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Record number: WCP4887

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Sent by:
Alfred Russel Wallace
Sent to:
Charles Lyell
On:
6 March 1872

Sent by Alfred Russel Wallace, Holly House, Tanner Street, Barking to Charles Lyell [none given] on 6 March 1872.

Record created:
16 November 2012 by Catchpole, Caroline

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  • letter (1)

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LETTER (WCP4887.5287)

A typical letter handwritten by author in English and signed by author.

Held by:
American Philosophical Society
Finding number:
The Darwin-Lyell Collection
Copyright owner:
ŠA. R. Wallace Literary Estate

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Transcript

[[1]]

Holly House, Barking, E,

March 6th. 1872

Dear Sir Charles

Darwin’s reply to Mivart1 on the eye question does not seem to me satisfactory, as I have just told him. His statement that -- "an organ for vision must be formed of transparent tissue" -- is not correct. We know that all the invisible rays of the spectrum, including the heat rays, are conveyed by lenses & form invisible pictures so to speak. Eyes, therefore, might utilize the chemical or other rays invisible to us, and thus be formed of (to our eyes) opaque tissues. Considering that the invisible rays are more numerous in sunlight than those visible to us, it is marvellous that many[?] eyes2 [[2]] developed three times independently (in Molluscs, Insects, & Vertebrates,) [yet] none should have used these rays, but all use just the same fraction of the spectrum that we use.

In order to give Darwin the full benefit of his reply you might add to the summary of Mivart’s argument a passage such as that put on the opposite page3. I think that will make the statement as fair to one as to the other. I have not seen Henson’s4 pamphlet & know nothing of the subject except in a general way.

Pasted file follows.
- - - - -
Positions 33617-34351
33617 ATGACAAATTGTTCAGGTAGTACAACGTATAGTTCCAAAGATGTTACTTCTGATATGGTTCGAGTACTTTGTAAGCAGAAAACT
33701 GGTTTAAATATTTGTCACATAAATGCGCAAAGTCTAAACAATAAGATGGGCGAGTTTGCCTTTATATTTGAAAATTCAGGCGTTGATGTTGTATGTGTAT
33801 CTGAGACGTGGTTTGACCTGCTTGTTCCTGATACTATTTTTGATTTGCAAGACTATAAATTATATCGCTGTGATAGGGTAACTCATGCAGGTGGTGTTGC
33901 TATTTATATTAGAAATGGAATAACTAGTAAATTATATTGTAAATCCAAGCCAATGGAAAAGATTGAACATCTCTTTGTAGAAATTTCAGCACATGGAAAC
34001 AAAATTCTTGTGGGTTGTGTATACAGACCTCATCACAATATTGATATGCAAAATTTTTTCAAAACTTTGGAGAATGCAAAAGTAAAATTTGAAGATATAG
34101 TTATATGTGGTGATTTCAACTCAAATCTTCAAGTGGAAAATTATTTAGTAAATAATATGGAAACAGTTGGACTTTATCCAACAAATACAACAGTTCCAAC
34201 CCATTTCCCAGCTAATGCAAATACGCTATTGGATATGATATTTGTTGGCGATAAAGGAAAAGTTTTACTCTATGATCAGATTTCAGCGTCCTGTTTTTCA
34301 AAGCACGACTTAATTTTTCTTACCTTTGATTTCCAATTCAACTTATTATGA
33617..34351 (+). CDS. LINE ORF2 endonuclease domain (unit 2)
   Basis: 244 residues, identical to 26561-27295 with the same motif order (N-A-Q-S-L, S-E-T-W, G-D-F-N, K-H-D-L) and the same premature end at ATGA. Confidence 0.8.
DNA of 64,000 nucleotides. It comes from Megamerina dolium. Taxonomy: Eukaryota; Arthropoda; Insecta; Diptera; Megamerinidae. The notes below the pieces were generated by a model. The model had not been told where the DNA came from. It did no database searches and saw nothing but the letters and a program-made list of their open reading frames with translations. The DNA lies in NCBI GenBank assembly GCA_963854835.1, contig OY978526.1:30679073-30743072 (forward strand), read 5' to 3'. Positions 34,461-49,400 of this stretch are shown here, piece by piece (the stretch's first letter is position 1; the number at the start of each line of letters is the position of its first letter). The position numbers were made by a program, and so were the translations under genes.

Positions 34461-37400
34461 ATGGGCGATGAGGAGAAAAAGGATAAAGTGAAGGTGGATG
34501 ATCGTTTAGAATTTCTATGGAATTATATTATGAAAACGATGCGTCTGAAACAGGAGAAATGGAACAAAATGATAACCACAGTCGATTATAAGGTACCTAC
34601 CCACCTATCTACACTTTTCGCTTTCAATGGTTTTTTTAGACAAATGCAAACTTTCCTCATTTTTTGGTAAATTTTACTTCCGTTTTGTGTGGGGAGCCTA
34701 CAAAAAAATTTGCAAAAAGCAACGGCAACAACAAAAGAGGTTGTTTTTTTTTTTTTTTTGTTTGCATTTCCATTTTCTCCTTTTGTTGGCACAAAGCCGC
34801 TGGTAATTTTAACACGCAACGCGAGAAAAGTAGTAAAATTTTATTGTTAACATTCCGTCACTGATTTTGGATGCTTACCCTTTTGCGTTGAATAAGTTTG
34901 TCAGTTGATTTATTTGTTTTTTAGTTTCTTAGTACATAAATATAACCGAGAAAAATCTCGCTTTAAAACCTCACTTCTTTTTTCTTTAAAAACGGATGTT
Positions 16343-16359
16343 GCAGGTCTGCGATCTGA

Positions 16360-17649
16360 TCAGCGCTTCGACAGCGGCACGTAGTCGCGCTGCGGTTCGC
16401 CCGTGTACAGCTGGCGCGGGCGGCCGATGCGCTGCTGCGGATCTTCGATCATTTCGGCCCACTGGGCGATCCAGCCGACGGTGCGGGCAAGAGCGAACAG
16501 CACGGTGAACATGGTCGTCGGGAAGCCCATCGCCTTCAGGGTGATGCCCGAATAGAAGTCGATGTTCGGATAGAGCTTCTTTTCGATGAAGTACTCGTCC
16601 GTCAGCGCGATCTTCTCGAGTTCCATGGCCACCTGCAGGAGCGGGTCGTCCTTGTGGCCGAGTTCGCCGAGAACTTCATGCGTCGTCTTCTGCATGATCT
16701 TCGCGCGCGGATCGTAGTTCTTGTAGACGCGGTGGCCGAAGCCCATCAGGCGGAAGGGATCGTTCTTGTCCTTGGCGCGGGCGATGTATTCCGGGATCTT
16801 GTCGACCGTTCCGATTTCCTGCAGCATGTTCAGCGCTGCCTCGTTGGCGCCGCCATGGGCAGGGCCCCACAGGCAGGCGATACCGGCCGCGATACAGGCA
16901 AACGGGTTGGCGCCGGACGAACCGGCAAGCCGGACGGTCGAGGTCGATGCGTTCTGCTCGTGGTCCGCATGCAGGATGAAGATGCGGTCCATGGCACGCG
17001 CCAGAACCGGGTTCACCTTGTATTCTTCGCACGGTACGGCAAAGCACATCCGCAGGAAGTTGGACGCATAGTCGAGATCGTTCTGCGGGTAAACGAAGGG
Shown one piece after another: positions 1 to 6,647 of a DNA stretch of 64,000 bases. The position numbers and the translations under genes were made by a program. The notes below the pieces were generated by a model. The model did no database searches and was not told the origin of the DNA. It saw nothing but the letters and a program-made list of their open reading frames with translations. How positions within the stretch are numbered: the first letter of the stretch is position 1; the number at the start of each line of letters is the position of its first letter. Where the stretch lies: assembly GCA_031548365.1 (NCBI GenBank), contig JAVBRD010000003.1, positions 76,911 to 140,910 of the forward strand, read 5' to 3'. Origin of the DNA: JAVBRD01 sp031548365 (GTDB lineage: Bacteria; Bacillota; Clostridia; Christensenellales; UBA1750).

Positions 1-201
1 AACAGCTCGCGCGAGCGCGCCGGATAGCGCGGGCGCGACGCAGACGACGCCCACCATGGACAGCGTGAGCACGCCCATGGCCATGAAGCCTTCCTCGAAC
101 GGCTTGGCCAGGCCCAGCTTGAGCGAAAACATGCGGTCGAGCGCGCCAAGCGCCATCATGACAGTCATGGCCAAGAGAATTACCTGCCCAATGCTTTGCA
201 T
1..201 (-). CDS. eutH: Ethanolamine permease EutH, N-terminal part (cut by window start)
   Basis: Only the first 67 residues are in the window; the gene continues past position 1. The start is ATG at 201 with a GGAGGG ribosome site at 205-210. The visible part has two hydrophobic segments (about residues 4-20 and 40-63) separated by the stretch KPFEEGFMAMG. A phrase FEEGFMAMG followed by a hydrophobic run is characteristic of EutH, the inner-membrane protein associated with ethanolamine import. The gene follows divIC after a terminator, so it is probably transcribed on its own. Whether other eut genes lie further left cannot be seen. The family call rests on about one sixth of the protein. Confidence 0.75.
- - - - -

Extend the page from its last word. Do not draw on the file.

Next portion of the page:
Believe me | Yours very sincerely | Alfred R. Wallace [signature]

[[3]] "In the 6th. Edition of "Origin of Species" just published, Mr Darwin has replied to this objection by denying that the resemblance in the case[?] of the eye formation is more than general; and maintainsing that the necessary conditions of vision would inevitably lead to the amount of similarity which exists in eyes formed independently by the selection of favourable variations. " [[4]]5

ENDNOTES

1. St George Jackson Mivart (1827 - 1900). English biologist.

2. The number "47" has been inscribed at the bottom, right-hand, corner of the page. It is not Wallace’s hand-writing.

3. As shown on page 3 of this correspondence.

4. Victor Andreas Victor Hensen (1835 - 1924). German zoologist. He coined the term plankton and laid the foundations for biological oceanography.

5. The fourth page of the letter carries no text. However, there are two calculations (both long division) worked out on the otherwise empty page. It is not clear who wrote these.

5. A reference to the scientific dispute between, in particular, Sir Richard Owen and Thomas Henry Huxley, regarding the uniqueness of human development and its relationship to the evolution of apes in general.

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